Soaking up some rays is an ideal way to spend a summer day. But if you’re going for beautiful skin in the long run, managing sun exposure is critical.
“The number one thing that causes [skin] problems is the sun,”Janellen Smith, dermatology professor at the University of California-Irvine School of Medicine, told HuffPost. “So if you can protect yourself from the sun, that is a good thing for longevity of your skin.”
Too much sun exposure over time can lead to a higher risk of skin cancer and premature signs of aging like wrinkles. Luckily, there are a few ways to protect your body (and they don’t involve shielding yourself from the outdoors).
Check out Smith’s tips below on how to enjoy the sunshine but still keep your skin healthy for years to come:
Use sunscreen and reapply it often, especially after sweating, swimming or toweling off, according to the U.S. Centers for Disease Control and Prevention. You should also make sure your lotion has an SPF of at least 15, but it wouldn’t hurt to do more.
“Most people don’t actually put on enough, so we like to say 30 SPF,” Smith said. As a rule of thumb, she recommends applying one ounce of sunscreen from head to toe, which is about the size of a shot glass.
Clothing is considered the first line of defense against the sun, according to the Skin Cancer Foundation. But a loose, open weave shirt won’t cut it. The best sun protective clothing has a thick, tight weave, such as denim or twill. But denim? In the summer? It probably makes you sweat just thinking about it.
Some companies like Coolibar and Cabana Life make clothes with an ultraviolet protection factor, which is the measurement of UV rays that can penetrate the skin while wearing the garment. In theory, a tunic with UPF of 50 would allow only one-fiftieth of the sun’s UV radiation to get to your skin.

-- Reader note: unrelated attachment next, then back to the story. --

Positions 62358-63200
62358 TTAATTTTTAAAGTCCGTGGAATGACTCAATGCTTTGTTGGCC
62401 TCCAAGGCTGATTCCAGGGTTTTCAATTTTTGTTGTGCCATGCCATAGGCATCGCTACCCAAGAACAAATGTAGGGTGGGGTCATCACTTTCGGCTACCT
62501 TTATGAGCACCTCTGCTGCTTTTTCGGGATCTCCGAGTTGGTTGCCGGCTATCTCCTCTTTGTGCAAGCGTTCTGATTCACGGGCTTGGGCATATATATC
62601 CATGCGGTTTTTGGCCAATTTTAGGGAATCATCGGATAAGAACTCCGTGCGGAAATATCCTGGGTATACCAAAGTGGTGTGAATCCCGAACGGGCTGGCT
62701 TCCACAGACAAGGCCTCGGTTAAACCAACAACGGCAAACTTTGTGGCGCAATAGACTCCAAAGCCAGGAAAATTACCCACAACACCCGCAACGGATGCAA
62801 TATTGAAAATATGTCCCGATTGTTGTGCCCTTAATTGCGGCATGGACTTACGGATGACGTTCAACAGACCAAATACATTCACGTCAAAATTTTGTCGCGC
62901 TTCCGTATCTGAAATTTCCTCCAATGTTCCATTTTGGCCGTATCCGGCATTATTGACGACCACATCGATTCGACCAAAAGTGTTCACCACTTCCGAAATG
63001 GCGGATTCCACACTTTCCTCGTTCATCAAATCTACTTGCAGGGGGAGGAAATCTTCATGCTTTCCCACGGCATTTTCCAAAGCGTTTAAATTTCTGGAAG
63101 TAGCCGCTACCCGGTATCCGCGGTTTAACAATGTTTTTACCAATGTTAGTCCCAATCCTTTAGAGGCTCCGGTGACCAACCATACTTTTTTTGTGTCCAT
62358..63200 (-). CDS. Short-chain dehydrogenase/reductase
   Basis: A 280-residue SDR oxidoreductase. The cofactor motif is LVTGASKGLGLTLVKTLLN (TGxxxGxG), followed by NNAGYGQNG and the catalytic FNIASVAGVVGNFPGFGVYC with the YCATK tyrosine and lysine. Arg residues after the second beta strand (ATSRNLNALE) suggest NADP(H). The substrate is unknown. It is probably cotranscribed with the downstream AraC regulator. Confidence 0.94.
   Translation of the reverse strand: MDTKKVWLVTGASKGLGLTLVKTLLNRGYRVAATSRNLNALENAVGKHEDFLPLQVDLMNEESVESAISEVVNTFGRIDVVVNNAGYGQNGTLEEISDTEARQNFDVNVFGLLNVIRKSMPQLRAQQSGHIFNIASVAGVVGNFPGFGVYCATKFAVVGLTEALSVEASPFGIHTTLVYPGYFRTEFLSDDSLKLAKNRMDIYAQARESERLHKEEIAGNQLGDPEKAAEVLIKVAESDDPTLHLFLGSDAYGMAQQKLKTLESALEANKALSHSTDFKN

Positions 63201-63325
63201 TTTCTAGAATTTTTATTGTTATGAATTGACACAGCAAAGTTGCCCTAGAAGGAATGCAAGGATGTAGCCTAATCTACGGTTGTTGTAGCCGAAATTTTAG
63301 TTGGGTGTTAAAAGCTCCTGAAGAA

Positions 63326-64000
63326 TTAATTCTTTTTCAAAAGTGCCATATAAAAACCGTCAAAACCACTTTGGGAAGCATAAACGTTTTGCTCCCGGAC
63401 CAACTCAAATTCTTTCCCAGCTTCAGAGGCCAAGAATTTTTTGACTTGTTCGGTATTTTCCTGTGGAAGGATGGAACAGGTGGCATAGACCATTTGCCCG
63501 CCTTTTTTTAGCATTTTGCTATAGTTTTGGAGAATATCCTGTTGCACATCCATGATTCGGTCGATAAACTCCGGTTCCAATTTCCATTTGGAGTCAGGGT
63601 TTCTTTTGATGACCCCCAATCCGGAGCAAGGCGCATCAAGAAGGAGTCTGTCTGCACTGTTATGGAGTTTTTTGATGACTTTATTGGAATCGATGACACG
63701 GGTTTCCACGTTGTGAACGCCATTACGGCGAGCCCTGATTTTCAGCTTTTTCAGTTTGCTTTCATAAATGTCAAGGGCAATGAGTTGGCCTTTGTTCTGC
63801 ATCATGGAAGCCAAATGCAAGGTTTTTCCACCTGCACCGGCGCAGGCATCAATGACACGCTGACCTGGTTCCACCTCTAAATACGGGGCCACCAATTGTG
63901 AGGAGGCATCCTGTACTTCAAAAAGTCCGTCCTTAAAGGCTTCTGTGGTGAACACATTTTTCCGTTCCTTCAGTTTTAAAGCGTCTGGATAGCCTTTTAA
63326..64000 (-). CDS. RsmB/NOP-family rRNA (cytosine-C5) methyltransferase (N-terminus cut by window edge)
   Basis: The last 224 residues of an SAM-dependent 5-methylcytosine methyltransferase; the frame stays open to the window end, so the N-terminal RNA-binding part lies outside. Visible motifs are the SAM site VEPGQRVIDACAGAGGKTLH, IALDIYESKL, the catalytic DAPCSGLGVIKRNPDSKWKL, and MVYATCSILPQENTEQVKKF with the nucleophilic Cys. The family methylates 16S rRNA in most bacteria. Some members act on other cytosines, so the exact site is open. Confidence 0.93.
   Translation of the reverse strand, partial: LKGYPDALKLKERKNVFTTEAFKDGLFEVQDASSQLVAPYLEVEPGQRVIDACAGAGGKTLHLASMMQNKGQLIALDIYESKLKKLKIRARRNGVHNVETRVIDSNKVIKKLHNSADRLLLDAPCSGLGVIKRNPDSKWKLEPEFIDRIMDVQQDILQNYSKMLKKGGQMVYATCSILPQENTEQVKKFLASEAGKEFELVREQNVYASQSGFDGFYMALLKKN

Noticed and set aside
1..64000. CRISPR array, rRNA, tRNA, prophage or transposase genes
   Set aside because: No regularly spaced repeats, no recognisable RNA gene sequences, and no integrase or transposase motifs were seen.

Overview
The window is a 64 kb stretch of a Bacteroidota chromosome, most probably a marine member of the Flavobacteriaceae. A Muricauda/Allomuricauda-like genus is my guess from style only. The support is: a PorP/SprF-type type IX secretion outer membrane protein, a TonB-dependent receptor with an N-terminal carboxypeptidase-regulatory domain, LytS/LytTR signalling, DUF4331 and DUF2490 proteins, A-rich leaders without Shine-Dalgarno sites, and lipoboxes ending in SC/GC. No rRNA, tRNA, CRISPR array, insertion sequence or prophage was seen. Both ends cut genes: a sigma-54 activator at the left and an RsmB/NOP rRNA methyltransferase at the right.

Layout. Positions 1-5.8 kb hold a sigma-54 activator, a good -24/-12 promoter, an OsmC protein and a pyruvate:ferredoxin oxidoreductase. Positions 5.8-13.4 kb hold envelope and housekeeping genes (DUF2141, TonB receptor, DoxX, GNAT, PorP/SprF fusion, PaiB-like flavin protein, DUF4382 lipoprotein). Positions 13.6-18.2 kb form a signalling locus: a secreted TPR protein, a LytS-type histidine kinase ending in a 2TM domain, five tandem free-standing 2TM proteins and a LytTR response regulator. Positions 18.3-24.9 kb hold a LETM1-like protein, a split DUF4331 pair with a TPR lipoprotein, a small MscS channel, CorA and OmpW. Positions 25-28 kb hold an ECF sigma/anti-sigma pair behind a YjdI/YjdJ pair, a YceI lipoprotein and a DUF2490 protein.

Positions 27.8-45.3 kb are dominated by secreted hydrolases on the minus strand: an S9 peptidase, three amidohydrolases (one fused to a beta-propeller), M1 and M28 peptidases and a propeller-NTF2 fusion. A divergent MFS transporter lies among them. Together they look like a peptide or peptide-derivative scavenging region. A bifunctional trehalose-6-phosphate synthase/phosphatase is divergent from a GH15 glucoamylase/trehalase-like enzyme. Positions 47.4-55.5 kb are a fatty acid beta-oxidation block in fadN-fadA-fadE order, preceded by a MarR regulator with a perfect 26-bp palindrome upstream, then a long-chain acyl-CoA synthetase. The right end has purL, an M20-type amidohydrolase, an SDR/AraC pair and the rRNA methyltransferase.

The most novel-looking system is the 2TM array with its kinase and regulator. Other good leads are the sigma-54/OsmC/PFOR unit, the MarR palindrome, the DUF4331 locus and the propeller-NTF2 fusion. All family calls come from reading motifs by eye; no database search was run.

Of course, you can also always wear what you’ve got. If you play an outside sport like golf or tennis, consider lightweight shirts with long sleeves.
Hats with a brim are a better choice for skin longevity than a baseball cap, Smith said. Wider-brim hats not only shade the face, but the back of the neck and ears.
It’s also a good idea to invest in some shades. The skin around your eyes is very tender and easily damaged by sun exposure, according to the CDC. So keep that area covered and reap the benefits in the long run.
Drinking plenty of water can help keep the skin healthy and hydrated. And a consistent moisturizing routine can help trap water in, too. Smith recommends applying moisturizer within 15 to 20 minutes after you get out of the shower. (Bonus points if you use a product with SPF in it.)
Research shows that nutritional deficiencies can cause dry, flaky skin. And while most diets for perfect complexion are pretty bogus, it’s a good idea to consume fruits, vegetables, whole grains, oils and fats, Smith said. This guarantees you’re staying healthy from the inside out.
Take these tips to heart and then enjoy your time outdoors, whether that’s gardening, swimming or just a stroll through the neighborhood. Research shows that spending time outside can help people age more gracefully.